Last updated on March 17th, 2020 at 01:37 pm
Milwaukee-based WiRED Properties plans to redevelop a site that is currently home to a church along Silver Spring Drive in Whitefish Bay into seven new single-family homes.
According to village documents, the developer is proposing to build the homes at 721 E. Silver Spring Drive, where the existing First Church of Christ Scientist building sits. The property, which includes the church facing Silver Spring Drive and a parking lot to the south, encompasses about two-thirds of the entire block.
Development plans indicate three of the homes would be built facing North Danbury Road to the east, and the other four homes would be built facing East Glen Avenue to the south of the site. The garages would be built behind the homes, and would be access by a new private alley. Garages would be attached to the houses by breezeway.
Each home would be three stories tall. According to preliminary floor plans, they would have four bedrooms and 4.5 bathrooms. The top floor would be comprised of an “owner suite,” a master bathroom, walk-in closet and large dressing room. The vaulted ceilings would reach 20 feet and six inches high at their peak.
Above the garage would be a second-floor space labeled “the cave,” which would also be connected to the homes via breezeway. The basement would consist of one bedroom and a “simulator & workout” room.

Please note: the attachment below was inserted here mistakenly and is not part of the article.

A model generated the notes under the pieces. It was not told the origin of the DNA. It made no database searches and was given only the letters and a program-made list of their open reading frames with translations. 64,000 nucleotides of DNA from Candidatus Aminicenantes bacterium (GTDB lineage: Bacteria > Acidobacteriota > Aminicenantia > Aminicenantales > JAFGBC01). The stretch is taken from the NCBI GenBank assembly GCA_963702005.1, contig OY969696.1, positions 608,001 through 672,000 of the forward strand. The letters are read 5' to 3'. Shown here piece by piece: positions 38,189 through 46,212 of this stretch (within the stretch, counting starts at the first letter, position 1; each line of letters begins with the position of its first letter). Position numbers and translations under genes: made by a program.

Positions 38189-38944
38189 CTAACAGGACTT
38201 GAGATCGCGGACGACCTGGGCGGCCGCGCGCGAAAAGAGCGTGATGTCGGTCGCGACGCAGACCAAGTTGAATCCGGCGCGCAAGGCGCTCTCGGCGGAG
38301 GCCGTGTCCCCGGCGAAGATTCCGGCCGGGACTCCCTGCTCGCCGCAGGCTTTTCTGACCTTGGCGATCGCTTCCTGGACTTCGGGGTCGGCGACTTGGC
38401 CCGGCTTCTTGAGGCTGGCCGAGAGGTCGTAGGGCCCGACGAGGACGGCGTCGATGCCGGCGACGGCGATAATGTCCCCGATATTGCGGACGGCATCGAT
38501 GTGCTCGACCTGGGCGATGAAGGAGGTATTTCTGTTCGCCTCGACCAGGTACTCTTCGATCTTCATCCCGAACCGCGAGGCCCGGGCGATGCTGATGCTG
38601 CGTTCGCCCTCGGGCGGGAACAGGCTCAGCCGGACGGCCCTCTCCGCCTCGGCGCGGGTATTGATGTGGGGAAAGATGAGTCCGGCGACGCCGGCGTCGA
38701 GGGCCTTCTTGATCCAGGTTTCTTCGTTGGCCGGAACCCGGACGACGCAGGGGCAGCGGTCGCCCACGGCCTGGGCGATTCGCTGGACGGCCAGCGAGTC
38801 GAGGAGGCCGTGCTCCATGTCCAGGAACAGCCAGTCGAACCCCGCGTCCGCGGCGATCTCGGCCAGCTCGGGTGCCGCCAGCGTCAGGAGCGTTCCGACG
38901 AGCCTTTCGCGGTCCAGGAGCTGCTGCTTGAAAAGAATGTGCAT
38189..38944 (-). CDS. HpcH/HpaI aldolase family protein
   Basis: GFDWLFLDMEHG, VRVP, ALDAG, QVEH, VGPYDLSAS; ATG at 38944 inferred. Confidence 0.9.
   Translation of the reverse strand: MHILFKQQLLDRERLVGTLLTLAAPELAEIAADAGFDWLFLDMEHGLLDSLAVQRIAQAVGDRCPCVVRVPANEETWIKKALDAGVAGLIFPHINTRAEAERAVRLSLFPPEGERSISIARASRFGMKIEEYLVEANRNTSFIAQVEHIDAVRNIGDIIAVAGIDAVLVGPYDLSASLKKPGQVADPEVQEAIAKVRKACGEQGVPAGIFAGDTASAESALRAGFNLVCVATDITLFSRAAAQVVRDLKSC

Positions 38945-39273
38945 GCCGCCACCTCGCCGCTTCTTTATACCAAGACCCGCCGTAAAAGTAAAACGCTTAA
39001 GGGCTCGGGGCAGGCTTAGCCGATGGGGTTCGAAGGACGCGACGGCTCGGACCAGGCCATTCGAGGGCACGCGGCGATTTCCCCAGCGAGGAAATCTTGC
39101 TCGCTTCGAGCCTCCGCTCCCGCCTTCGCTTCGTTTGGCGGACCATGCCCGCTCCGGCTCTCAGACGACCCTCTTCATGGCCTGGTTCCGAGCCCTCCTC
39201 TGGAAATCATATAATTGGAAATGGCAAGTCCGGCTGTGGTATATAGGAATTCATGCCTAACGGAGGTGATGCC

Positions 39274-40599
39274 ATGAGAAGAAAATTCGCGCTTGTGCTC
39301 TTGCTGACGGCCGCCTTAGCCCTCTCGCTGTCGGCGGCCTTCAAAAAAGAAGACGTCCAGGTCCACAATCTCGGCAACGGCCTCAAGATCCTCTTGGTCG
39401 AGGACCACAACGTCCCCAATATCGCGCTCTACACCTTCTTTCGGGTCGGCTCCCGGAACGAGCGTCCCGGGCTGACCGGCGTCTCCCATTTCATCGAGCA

The estimated value of the project is between $7 million and $8.4 million. For the project to move forward the site would have to be rezoned. The Whitefish Bay Plan Commission will review the proposal during a pre-petition conference Wednesday evening.
Blair Williams, president of WiRED, writes in a letter to village officials that the church building is underused. The church, built around 1950, was intended for a congregation of 400. Over the last two decades, the church’s membership has declined, according to the letter.
Williams points out that other developers have contemplated multi-family and mixed-use developments for the site. By his group’s estimation, such intensive uses are not appropriate for the site.
“By adding seven new single-family homes in a landlocked village, we are helping to expand the village’s residential base,” writes Williams. “By developing homes with dynamic value, our plan offers the village tax revenue consistent with that of a far larger mixed-use development. Perhaps most importantly, we believe that this development plan is consistent with the character of both Whitefish Bay generally and of this neighborhood specifically.”
Williams says he and his family will reside in one of the homes, while his partner on the project, Mike Kelly, will reside in another. Both were raised in the village and are graduates of Whitefish Bay High School.
According a report from the project team, the proposed building heights and density would offer a transition between the nearby commercial district and residential neighborhoods.
The homes would be similar in height to the commercial and mixed-use buildings along Silver Spring Drive but taller than the existing nearby single-family homes. What’s more, the block would have a higher density than most single-family neighborhoods in the village but less density than most multi-family developments.
“The layout of the site as envisioned is in keeping with the setbacks and walkable character found in the commercial district and transitions to nearby lower-density residential areas,” the report states.
Williams said in an interview Monday he expects construction to begin in the spring and finished within a year.